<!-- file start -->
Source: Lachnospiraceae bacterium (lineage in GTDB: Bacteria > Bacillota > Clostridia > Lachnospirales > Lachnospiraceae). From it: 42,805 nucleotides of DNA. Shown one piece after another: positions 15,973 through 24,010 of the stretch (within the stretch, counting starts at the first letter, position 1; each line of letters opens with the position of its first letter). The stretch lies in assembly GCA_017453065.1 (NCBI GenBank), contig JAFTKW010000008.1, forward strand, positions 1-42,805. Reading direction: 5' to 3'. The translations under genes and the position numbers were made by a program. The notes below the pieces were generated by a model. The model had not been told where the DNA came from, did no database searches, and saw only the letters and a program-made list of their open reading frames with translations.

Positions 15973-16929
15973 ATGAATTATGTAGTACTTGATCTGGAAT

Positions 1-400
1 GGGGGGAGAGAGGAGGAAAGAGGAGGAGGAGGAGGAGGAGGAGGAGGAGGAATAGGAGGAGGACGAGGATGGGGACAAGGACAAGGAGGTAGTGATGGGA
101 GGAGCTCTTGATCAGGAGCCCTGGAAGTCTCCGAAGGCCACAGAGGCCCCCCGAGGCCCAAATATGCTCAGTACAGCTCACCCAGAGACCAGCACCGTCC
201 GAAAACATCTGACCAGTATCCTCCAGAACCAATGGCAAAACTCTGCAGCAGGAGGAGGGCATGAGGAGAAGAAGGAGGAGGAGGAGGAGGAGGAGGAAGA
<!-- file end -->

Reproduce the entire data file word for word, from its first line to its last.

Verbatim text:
Source: Lachnospiraceae bacterium (lineage in GTDB: Bacteria > Bacillota > Clostridia > Lachnospirales > Lachnospiraceae). From it: 42,805 nucleotides of DNA. Shown one piece after another: positions 15,973 through 24,010 of the stretch (within the stretch, counting starts at the first letter, position 1; each line of letters opens with the position of its first letter). The stretch lies in assembly GCA_017453065.1 (NCBI GenBank), contig JAFTKW010000008.1, forward strand, positions 1-42,805. Reading direction: 5' to 3'. The translations under genes and the position numbers were made by a program. The notes below the pieces were generated by a model. The model had not been told where the DNA came from, did no database searches, and saw only the letters and a program-made list of their open reading frames with translations.

Positions 15973-16929
15973 ATGAATTATGTAGTACTTGATCTGGAAT

Positions 1-400
1 GGGGGGAGAGAGGAGGAAAGAGGAGGAGGAGGAGGAGGAGGAGGAGGAGGAATAGGAGGAGGACGAGGATGGGGACAAGGACAAGGAGGTAGTGATGGGA
101 GGAGCTCTTGATCAGGAGCCCTGGAAGTCTCCGAAGGCCACAGAGGCCCCCCGAGGCCCAAATATGCTCAGTACAGCTCACCCAGAGACCAGCACCGTCC
201 GAAAACATCTGACCAGTATCCTCCAGAACCAATGGCAAAACTCTGCAGCAGGAGGAGGGCATGAGGAGAAGAAGGAGGAGGAGGAGGAGGAGGAGGAAGA